Most lefties tend to focus on how badly people are suffering (for good reason), but there's another cause that could fit more neatly into the scaffold of establishment thought: A majority now suspect the game is stupid and they're no longer interested in playing.

They're not wrong.

The biggest internal problem with Capitalism I, The Game, has to do with level design.

Here’s the way every good and fun game is designed: The first level is easy, the second level gets a little harder, and so on, until you get to the really hard/near impossible levels.

This is how all voluntary competition works. You compete against people or forces who are a little bit better than you until you can beat them, and then you move up to the next harder opponent. Even small mammals follow these rules when they tussle.

But this isn't at all how the levels in This Capitalism (we’ll call the game “Capitalism I”), are designed.

The way our economic game works today is that the first level is nearly impossible. The second level is a little bit less impossible. And when you get to the highest levels, you're a team of five Lebron Jameses playing full court basketball against one middle-schooler with plantar fasciitis.

When I used to play video games (which coincidentally happens to be what many are turning toward as they turn away from Capitalism I), there was a game on Sega Genesis called Madden 95. The game had an unintentional easter egg in it that you could exploit and which was sure to make no one want to play with you ever again.: Playing as the Atlanta Falcons, you could substitute in Deion Sanders, the fastest player in the game, at quarterback. Then, all you had to do was snap the ball and run a sweep, beat the whole opposing defense around the corner, and score touchdown after touchdown, from anywhere on the field, forever.

This is what it’s like to be Michael Bloomberg or Bill Gates or Jeff Bezos. But for some reason, they just keep running that sweep, over and over again, like a rat licking a cocaine drip.

They aren’t spending even one calorie of energy[^2] to fix the broken game they’re playing, and I sincerely can’t understand why. This is the game by which we currently decide who gets to live or die or have a dignified existence. What greater glory is there than to "save the world"? Just what the fuck are these guys doing with their lives?

The most charitable conclusion I can arrive at is that they are deeply, deeply sick people. This lack of action is the greatest lost opportunity (and abdication of responsibility) in the history of mankind, meaning that there have never been greater failures than the few dozen families that have currently amassed most of the world’s wealth. They are squandering the greatest power ever afforded to individuals, and for what? So they can keep putting in Deion Sanders at QB...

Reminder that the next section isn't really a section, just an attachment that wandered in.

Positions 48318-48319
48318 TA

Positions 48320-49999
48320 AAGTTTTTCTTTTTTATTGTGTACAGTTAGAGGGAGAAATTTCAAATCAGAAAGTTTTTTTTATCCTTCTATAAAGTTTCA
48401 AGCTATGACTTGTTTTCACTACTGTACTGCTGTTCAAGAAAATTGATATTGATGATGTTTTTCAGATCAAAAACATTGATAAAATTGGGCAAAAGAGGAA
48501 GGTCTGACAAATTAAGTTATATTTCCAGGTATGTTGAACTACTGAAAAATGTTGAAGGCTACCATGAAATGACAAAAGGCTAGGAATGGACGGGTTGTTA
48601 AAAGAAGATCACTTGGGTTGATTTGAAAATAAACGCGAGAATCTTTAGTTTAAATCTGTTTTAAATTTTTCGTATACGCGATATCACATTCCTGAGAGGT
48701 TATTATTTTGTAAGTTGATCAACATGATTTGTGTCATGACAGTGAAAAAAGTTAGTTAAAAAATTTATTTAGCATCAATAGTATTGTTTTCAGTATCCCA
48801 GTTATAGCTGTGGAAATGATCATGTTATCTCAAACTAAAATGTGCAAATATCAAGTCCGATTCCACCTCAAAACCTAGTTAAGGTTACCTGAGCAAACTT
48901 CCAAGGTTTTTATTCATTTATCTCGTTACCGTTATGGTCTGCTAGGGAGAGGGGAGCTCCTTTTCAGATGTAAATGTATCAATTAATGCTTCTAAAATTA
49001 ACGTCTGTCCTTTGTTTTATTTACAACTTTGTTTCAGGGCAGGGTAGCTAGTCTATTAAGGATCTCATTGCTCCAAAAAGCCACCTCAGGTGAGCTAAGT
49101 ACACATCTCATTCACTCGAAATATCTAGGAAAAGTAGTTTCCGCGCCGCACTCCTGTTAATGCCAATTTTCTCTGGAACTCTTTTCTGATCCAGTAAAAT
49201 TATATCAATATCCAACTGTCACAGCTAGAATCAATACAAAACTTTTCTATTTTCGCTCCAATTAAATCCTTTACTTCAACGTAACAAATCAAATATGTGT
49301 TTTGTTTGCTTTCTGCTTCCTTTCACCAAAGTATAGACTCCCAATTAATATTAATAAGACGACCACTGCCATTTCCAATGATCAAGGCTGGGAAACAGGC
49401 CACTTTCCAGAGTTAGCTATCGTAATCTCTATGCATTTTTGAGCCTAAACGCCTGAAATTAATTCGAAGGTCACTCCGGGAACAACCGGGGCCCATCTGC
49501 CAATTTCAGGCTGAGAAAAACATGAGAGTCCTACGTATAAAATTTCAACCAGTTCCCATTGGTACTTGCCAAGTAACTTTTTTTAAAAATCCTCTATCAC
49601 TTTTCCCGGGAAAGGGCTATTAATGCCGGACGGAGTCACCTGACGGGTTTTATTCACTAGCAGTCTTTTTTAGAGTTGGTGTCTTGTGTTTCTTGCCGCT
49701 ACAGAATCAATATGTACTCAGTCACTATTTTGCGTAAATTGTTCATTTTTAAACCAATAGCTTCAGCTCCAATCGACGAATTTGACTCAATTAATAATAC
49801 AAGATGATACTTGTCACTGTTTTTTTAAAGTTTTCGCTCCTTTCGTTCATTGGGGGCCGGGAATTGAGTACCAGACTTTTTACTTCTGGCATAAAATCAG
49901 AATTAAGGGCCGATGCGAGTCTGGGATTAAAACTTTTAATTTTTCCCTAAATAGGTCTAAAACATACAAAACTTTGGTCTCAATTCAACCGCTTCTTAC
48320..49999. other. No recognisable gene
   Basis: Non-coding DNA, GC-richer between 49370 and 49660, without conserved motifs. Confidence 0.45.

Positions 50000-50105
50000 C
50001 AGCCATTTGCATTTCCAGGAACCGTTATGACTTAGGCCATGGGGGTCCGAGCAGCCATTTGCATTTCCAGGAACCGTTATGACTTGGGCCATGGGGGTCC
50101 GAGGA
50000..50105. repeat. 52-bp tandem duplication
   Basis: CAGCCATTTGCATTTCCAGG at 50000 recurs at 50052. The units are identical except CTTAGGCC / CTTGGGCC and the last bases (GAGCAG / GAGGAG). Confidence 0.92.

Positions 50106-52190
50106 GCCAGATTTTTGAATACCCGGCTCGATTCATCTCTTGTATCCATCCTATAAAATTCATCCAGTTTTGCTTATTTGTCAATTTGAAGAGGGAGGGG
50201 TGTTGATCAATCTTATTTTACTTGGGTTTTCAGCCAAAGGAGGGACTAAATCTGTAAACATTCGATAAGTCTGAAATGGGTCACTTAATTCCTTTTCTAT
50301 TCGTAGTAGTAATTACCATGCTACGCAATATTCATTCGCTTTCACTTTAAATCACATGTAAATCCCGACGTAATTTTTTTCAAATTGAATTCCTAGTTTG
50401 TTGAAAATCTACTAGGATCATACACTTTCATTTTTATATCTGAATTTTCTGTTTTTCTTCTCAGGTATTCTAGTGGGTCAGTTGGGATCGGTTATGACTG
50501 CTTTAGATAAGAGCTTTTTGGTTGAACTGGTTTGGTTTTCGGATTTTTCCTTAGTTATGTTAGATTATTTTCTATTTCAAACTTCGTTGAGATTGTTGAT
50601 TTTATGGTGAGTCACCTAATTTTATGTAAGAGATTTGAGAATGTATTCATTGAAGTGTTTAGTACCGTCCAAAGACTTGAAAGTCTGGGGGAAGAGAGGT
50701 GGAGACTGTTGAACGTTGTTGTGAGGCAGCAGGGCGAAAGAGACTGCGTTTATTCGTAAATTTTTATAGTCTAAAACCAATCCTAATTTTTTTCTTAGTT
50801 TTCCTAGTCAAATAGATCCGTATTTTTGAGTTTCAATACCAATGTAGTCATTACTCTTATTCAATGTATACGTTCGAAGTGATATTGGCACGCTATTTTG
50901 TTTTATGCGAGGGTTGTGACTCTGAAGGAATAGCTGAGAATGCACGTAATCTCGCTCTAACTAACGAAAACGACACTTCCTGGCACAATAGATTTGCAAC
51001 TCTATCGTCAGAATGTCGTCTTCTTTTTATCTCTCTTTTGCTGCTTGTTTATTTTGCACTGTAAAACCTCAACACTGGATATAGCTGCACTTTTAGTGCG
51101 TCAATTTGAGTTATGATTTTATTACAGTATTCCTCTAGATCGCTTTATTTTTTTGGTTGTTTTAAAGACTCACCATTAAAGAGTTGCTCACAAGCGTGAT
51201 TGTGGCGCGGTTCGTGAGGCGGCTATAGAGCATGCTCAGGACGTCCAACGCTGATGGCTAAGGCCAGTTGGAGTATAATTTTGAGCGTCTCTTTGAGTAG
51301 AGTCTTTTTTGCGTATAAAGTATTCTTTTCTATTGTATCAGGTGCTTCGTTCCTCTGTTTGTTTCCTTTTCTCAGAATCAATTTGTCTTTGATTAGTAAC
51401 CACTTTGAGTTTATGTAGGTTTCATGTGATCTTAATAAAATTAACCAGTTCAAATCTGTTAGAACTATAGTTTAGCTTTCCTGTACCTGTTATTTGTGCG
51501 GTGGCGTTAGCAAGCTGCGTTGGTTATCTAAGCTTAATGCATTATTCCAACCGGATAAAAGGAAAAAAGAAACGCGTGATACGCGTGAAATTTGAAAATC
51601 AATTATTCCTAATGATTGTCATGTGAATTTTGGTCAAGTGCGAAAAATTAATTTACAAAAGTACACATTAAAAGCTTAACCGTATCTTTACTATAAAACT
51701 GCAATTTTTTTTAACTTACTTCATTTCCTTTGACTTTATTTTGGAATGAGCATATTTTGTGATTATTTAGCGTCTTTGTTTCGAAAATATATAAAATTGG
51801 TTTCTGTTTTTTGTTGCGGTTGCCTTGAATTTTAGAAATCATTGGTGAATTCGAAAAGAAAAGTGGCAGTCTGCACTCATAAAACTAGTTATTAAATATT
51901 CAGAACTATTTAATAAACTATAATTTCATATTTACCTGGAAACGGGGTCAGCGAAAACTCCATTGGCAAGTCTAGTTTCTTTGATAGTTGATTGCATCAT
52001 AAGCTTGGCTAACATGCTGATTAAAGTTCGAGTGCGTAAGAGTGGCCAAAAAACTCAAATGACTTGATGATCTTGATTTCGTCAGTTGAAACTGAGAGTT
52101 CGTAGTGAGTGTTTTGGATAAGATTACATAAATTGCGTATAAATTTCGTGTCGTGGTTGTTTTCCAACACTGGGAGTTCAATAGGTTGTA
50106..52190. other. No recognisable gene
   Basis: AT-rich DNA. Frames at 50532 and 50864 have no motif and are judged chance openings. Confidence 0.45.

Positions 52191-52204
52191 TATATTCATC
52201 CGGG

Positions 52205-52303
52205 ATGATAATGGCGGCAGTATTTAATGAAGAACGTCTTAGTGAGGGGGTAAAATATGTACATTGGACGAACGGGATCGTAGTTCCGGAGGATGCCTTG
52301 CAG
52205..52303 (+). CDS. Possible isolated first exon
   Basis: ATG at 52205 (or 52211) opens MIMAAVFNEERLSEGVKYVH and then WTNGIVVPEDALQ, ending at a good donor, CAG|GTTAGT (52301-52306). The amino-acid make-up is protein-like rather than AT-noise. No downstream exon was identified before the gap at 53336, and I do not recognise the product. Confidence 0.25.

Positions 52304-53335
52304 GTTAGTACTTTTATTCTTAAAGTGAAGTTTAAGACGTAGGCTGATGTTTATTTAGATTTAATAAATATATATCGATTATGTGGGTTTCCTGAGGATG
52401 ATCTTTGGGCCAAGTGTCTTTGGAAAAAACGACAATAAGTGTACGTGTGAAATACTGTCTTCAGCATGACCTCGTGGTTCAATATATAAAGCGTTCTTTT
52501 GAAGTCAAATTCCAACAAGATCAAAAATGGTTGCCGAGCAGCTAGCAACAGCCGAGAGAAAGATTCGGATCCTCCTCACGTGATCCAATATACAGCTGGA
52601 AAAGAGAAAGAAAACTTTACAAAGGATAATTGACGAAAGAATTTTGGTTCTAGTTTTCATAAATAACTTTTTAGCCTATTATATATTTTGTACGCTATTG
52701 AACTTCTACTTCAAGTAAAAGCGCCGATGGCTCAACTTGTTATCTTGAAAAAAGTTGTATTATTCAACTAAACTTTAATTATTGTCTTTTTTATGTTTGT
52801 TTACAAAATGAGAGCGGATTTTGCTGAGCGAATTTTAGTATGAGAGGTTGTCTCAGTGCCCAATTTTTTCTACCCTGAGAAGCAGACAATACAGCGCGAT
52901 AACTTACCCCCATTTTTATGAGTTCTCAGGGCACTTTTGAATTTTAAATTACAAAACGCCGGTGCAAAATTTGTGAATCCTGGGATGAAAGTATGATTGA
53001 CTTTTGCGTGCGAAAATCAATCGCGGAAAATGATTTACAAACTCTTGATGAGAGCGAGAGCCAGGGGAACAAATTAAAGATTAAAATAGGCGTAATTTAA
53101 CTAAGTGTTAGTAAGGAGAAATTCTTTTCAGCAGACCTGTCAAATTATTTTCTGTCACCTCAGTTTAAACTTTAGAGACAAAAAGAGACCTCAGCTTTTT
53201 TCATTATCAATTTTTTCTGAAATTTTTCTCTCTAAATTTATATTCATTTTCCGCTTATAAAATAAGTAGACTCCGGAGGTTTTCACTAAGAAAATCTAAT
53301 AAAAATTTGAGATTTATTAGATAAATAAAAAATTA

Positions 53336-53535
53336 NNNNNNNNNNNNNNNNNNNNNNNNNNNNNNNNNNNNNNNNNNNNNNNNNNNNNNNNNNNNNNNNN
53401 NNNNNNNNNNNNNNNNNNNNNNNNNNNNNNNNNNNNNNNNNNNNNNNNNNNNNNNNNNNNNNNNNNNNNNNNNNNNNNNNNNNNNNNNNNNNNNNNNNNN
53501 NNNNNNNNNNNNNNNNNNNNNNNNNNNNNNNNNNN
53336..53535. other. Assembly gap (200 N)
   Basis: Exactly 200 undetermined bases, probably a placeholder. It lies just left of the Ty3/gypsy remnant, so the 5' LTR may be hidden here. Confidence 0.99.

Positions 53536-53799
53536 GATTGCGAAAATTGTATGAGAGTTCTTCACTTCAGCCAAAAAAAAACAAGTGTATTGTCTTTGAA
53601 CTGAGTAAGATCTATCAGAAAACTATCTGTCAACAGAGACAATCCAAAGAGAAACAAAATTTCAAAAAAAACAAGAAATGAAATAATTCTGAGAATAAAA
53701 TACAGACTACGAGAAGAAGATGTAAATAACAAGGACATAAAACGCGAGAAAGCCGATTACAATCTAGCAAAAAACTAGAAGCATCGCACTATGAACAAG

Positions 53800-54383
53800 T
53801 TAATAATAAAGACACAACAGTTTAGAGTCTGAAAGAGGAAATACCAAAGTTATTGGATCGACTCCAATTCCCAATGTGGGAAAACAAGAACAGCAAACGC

My fear is that we are going to need their participation to have any chance of redesigning the levels of this game before the world spirals completely out of control into chaos and war. The population is only becoming angrier and more disaffected, electing more and more tyrannical leaders, and eventually, there won’t be any game left to play.

Of course the system is unfair, everyone knows that.

But here's the thing: It's even worse than people think.

It's impossible to overstate how much easier it is to get from $100,000 to $1,000,000 than it is to get from $10,000 to $100,000. And getting from $1,000,000 to $10,000,000? Wildly easier than getting from $100,000 to $1,000,000.

This is backwards. It is suicidally stupid game design. For every 10millionaire who skips daintily across the pasture to being a 100millionaire, we must realize that the same amount of wealth accumulation translates to one thousand families in poverty reaching $100,000 in net worth. Jeff Bezos made $13 billon in a day recently, and for just one simple example of how obviously dumb this game is, Bezos will pay lower taxes on that $13 billion than will be taken out of the paycheck of any teacher or nurse in America.

Is it any wonder why people don’t want to play the game anymore?

We need a game designed more like every good and fun game:

If all of the big Successes/”Job Creators” are so smart, it's time they put their big brains on the problem of making their dumb game playable. The fate of This Capitalism is in their hands.

[^1]: For a game to work, you need the players to be equally "bought in" to the game. Ever played a game against someone who stopped caring halfway through? You can play poker with my wife past 7PM to see what it feels like. It's very not fun.

[^2]: Gates once said his taxes should be higher. Good effort, Bill.